Man, every time I read about Perl 6, I get really enthusiastic about the community and the ideas and the features (PEG parsers as a core language feature! Gradual typing! Custom operators! Every binary operator can be used for folding! Deploy on the JVM or their custom VM!) but then I go look at some tutorials and there's a million special-case syntaxes for different things and I start worrying about what happens when you mix and match them (for example: $ for scalars, @ for arrays, OK. What happens if you put the "wrong" sigil on a variable name? Are they separate name-spaces? Are there terrible DWIM defaults like Perl 5?).

    I really want to like Perl 6, but it's just so... Perly.

    Face likes this.

  • 2016-07-30T09:12:24Z via Web To: Public CC:

    "From Monkey Island to Broken Age": The lead programmer of Broken Age, who also worked on the Monkey Island Special Edition games and the remastered releases of Day of the Tentacle and Grim Fandango, talks about the technology and implementation details of 2D point-and-click adventure games.
  • 2016-06-21T09:30:32Z via Web To: Public CC:

    I had a wheezy cough this morning so I stayed home from work; rather than lounge around playing video games I decided I would try to wrap my head around a VT220+ terminal emulator state-machine in Rust.

    As it turns out, just mapping out the standards documents where these things are defined is more than a day's work, let alone when your head's a bit fluffy. Maybe this is one of those things that should wait for retirement...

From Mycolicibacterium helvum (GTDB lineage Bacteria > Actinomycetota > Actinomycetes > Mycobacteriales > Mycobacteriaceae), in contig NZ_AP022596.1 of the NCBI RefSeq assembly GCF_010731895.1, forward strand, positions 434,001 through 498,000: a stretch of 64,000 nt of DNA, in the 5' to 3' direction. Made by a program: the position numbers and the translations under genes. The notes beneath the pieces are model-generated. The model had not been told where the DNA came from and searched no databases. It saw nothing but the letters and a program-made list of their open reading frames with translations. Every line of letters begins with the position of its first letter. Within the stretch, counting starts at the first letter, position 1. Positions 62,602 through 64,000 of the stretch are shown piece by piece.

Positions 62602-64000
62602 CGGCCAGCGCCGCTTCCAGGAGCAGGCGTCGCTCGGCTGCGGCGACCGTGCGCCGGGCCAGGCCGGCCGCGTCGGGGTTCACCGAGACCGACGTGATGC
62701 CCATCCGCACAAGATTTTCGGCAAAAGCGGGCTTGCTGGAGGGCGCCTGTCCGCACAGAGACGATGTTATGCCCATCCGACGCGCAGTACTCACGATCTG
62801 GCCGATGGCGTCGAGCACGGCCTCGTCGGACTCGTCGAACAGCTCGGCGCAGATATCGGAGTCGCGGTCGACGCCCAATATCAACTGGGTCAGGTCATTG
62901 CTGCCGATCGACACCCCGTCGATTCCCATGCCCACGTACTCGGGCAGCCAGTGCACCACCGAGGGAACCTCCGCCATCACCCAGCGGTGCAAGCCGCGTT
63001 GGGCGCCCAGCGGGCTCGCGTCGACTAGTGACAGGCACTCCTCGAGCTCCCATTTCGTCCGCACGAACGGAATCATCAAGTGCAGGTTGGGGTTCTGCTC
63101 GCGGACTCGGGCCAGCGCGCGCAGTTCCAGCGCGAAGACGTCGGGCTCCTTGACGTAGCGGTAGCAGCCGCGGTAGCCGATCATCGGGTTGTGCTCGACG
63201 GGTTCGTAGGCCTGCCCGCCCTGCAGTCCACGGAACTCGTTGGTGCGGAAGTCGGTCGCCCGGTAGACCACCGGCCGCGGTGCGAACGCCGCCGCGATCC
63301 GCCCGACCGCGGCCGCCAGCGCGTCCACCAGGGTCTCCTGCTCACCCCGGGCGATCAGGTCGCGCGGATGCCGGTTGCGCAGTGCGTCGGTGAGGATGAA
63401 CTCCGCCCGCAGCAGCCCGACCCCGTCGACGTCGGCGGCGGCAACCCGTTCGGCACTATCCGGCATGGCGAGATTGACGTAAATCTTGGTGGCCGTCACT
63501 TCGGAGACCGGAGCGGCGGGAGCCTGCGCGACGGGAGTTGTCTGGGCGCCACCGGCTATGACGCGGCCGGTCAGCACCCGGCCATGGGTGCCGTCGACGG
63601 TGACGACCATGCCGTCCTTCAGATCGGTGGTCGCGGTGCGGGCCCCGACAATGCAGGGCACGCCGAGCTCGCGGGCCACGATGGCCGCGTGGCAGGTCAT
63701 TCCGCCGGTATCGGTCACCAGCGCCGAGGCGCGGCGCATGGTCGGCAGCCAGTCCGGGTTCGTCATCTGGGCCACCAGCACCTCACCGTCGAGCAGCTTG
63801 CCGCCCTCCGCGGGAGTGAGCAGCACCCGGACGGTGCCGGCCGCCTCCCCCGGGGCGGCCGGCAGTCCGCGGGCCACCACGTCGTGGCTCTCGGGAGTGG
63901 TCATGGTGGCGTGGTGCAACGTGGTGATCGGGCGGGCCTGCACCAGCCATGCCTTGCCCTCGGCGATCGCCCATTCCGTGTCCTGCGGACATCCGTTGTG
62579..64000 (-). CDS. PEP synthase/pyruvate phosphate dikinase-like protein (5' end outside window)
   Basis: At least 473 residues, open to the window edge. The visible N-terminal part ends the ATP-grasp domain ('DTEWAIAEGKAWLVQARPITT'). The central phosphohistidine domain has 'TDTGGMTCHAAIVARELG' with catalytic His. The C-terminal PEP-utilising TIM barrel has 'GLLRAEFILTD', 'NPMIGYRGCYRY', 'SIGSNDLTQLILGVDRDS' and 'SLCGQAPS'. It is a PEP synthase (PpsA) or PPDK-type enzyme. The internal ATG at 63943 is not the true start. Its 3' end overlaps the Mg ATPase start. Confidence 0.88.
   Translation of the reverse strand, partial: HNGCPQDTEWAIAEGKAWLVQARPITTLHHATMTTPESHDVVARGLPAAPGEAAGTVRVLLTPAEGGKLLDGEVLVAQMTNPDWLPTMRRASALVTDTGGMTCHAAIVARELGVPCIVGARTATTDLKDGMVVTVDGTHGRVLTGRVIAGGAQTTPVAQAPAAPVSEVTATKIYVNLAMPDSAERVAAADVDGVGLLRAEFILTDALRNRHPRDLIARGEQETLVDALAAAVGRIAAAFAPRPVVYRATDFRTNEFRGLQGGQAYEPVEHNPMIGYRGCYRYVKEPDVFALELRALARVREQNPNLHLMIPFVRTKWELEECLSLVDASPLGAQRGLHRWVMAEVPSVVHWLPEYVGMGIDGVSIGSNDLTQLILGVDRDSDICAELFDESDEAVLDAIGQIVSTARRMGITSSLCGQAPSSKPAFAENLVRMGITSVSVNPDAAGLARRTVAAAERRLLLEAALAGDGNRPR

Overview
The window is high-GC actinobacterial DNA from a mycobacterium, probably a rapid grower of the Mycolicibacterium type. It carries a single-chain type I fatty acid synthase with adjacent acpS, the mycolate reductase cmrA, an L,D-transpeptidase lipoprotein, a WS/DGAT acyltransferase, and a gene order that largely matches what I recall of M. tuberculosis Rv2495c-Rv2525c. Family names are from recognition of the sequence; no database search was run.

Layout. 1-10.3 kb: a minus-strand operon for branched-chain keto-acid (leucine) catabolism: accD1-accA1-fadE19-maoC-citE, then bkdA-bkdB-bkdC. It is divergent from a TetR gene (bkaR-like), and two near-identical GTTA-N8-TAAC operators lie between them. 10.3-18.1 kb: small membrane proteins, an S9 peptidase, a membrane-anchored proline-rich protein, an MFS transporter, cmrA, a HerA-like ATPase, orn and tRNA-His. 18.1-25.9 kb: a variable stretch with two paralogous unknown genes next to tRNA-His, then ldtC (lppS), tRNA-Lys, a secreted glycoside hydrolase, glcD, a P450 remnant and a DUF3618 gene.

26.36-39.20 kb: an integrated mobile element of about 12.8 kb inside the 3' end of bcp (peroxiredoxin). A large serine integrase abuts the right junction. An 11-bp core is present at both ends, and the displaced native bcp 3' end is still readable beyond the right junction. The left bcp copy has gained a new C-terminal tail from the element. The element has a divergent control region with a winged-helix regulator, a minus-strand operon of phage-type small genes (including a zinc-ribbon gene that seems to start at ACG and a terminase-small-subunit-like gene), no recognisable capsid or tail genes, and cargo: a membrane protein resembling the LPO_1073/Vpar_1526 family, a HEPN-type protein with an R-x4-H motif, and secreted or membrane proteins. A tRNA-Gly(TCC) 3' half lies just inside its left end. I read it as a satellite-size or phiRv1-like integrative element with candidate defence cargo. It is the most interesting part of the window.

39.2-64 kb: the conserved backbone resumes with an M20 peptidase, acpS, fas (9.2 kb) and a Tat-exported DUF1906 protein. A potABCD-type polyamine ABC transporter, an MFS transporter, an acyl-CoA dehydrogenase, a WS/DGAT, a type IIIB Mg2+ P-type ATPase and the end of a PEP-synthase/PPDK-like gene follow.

• 2016-06-03T23:53:20Z via Web To: Public CC:

    Shower thought: in the South Pacific, a "continental breakfast" is whatever they have in Australia.

    Face, Arcee likes this.

    Face, Face, Face shared this.

  • 2016-05-28T01:23:46Z via Web To: Public CC:

    Time rolls on, and ideas and tastes froth and roll.

    When I was younger, I was overwhelmed by all the ideas in the world, but I found a few that were fresh and exciting and that I enjoyed studying and learning about. Other ideas surfaced around me, but I figured I'd get around to investigating them sooner or later. Some of them evaporated before I got to them, some of them were replaced by more, newer ideas.

    And now, mid-life, I feel I've got a good grasp of some of the basics, and I'm ready to stretch myself and start exercising these ideas and practicing them... but already, I notice there's not as many fellow practitioners as once there were, and the few really visible examples are the old-before-their-time people who write Kids Today Value Style Over Substance diatribes and hunker down trying to prevent the things they love from changing at all, ever.

    I hope I'm not one of those people, I don't want to be one of those people, I can still find new ideas I'm interested in and want to explore even if they're rarer than they once were... but honestly, I'm worried.

    Charles ☕ Stanhope, illyria likes this.

  • 2016-04-10T13:47:39Z via Web To: Public CC: